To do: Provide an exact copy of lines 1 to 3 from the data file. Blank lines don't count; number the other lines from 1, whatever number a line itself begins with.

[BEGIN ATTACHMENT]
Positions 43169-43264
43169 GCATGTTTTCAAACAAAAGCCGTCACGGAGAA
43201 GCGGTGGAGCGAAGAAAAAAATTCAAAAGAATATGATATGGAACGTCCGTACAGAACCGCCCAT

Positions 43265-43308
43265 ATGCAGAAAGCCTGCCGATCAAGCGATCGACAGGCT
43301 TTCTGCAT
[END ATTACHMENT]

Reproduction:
Positions 43169-43264
43169 GCATGTTTTCAAACAAAAGCCGTCACGGAGAA
43201 GCGGTGGAGCGAAGAAAAAAATTCAAAAGAATATGATATGGAACGTCCGTACAGAACCGCCCAT